The Chrysalids Essay Research Paper Question 7

The Chrysalids Essay, Research Paper Question 7. : Examine the role played by, at least, two minor characters in the presentation of the novel’s themes.

The Chrysalids Essay, Research Paper

Question 7. : Examine the role played by, at least, two minor characters in the presentation of the novel’s themes.

In the novel The Chrysalids by John Wyndham, several minor characters are presented to help convey the themes of the text. Alan Irvin, Sophie Wender, and Axel Morton are several of the minor characters, who are presented in the novel, that assist in the communication of themes to the reader. These characters help develop themes such as intolerance, and the nature of a closed society. John Wyndham also employs various literary techniques including personalisation, and development of character depth, which are imposed upon the characters to better convey the themes of the novel.

Axel Morton is a well-travelled person who has seen much more than most of the people who lived in Waknuk. He is one of the few in Waknuk society who had ventured down the coast, and in doing so he saw things, which made him question the religious indoctrination, which occurred in Waknuk. Axel questions the so-called “True Image” which is preached by the orthodox members of Waknuk society as his travels showed him just how many apparently deviational people thought that they were in the “True Image” in reference to the “Old People”. “Whether they have seven fingers, or four arms, or hair all over, or six breasts, or whatever it is that’s wrong with them- think that their type is the true pattern of the Old People, and anything different is a deviation”. This quote from Axel Morton shows that no one could really be sure of what the “True Image” was, because as stated in the novel, no texts from when the “Old People” were around stipulated what was or wasn’t deviational. Axel Morton had a much different value system to the other people of Waknuk, and did not believe that deviations were as bad as they were made out to be. Axel Morton reiterates the theme of the nature of a closed society, as he is one of the few members of the Waknuk community, who has alternative knowledge to that which is preached by members of the town in which he lives. The theme of the nature of a closed society refers to the fact that people who live in such communities aren’t able to question what they are taught as they are they are deprived of the knowledge which travelling and other people can teach them.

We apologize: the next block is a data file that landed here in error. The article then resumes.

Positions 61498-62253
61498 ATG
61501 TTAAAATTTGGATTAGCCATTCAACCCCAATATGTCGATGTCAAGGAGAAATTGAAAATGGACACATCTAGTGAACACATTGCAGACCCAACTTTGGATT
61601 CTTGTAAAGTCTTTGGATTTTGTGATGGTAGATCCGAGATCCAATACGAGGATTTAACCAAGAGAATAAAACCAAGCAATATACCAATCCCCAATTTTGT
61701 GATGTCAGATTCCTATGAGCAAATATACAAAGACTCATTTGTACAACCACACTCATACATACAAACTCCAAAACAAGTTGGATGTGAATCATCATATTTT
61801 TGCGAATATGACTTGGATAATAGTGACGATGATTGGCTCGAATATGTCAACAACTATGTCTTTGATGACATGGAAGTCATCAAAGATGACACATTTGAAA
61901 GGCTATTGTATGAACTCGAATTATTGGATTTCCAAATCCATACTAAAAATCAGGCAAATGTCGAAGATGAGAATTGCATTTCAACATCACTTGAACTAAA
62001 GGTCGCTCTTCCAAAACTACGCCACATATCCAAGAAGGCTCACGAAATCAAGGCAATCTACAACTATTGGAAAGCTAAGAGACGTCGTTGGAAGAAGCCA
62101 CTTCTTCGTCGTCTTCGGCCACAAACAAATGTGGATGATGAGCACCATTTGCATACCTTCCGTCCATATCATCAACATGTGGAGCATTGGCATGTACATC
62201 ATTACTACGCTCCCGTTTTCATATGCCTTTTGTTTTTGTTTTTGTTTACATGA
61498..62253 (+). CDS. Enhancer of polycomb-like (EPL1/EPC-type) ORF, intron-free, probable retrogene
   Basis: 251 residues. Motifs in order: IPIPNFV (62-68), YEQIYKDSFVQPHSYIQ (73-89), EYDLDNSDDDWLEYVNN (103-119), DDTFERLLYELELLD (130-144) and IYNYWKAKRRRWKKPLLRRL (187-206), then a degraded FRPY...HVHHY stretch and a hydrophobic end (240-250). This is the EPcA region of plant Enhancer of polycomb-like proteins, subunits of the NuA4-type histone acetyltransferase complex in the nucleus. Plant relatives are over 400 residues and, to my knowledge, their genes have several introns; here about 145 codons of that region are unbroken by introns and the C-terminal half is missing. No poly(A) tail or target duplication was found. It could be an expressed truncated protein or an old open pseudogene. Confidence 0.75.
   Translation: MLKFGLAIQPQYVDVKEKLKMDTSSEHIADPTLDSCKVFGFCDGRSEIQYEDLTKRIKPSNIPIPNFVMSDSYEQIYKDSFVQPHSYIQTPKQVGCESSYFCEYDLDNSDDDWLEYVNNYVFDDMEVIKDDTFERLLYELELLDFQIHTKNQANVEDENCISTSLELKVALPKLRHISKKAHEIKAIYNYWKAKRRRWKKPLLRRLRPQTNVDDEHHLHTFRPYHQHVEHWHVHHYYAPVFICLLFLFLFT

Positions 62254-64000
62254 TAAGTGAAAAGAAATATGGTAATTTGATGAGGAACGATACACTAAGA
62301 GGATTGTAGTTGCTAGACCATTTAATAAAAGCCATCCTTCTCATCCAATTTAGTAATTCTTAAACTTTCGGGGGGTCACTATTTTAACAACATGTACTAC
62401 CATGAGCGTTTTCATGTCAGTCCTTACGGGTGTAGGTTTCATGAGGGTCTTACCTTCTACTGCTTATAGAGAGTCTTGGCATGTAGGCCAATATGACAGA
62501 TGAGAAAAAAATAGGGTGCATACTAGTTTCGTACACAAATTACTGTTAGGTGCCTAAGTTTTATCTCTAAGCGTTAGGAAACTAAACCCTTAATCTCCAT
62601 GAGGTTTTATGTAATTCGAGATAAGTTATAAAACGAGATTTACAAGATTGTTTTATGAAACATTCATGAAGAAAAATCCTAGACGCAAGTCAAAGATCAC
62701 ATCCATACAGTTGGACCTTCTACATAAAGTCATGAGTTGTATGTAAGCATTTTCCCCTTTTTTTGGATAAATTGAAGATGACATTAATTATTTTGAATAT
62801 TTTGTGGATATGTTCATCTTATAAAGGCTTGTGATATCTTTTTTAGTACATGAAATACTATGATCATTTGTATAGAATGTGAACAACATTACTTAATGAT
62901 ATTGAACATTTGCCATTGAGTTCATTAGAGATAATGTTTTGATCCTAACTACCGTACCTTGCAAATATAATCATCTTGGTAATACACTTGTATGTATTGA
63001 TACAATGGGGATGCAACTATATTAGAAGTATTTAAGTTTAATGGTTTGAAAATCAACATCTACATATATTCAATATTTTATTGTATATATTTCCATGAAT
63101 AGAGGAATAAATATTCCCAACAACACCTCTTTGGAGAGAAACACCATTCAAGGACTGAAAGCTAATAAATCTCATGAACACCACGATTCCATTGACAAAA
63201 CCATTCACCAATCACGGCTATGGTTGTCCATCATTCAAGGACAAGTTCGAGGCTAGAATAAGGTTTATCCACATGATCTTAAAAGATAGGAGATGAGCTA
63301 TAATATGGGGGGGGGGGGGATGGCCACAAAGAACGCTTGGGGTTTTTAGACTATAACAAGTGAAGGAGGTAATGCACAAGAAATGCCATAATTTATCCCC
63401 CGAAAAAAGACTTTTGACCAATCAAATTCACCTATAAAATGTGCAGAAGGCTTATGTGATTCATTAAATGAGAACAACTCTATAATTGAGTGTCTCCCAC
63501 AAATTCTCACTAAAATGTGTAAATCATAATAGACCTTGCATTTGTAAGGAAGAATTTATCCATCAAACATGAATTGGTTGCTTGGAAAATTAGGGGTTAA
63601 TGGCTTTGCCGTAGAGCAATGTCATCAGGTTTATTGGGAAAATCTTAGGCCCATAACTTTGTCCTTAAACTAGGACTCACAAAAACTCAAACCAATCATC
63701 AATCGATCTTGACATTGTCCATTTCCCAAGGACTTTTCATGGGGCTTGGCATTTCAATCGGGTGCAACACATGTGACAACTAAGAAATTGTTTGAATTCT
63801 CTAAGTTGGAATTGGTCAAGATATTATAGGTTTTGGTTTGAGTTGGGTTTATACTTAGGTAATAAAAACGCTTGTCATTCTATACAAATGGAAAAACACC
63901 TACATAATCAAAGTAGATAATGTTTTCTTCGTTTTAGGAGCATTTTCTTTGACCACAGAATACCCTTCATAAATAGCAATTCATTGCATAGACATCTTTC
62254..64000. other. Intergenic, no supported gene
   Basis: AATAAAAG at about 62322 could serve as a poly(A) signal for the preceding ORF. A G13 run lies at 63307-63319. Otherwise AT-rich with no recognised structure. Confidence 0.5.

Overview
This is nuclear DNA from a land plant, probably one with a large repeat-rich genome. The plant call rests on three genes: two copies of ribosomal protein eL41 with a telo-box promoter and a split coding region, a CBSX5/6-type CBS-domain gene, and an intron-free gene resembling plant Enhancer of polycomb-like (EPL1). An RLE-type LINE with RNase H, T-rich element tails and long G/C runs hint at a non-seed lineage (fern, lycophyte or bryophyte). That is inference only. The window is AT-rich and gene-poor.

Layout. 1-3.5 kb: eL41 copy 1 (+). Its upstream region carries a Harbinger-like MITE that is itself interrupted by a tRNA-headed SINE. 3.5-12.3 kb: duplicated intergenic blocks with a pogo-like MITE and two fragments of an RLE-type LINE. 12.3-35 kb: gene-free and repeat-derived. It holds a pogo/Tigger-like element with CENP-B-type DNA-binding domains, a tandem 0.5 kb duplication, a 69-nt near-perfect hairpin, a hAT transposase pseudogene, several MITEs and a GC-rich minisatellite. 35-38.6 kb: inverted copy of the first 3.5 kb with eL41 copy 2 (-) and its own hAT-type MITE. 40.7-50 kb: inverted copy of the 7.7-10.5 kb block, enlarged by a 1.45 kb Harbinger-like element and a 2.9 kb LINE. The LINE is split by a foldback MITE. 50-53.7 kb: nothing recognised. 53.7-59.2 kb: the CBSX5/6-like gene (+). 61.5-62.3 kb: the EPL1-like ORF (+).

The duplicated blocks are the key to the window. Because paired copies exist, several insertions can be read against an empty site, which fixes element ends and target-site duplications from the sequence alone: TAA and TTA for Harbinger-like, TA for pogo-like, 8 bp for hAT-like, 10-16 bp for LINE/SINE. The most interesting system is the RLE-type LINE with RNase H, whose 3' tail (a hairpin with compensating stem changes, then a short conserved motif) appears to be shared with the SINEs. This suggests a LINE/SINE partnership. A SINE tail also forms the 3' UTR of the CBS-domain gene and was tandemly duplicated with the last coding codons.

When reading the novel it is clear that Axel identifies with the text’s criticisms of intolerance. Axel disagrees with the intolerance toward things different from the normal, as he himself is not physically the same as others in Waknuk. Axel Morton however is not a deviant because his abnormality was obtained after birth in a sailing accident. “He was standing in the customary way, with much of his weight upon the thick stick he used because his leg had been wrongly set at sea”. This quote reveals Axel Morton’s difference from the norm, and although it is not a huge variation, he still had to cope with that difference, and his inability to perform certain tasks that others could do. Although this difference from the norm was not deviational, he was still able to sympathise with true deviants, as he knew what it was like to be different to others around him. His difference form the norm was not the only reason for which he sympathised with deviants, but his knowledge also of other places and people, allowed him to have an open mind about certain viewpoints, which others did not. Axel Morton as a character is used to convey the theme of intolerance in the novel, in the sense that he disagrees with the intolerance of others around him, and criticises the intolerant beliefs upon which the society is based.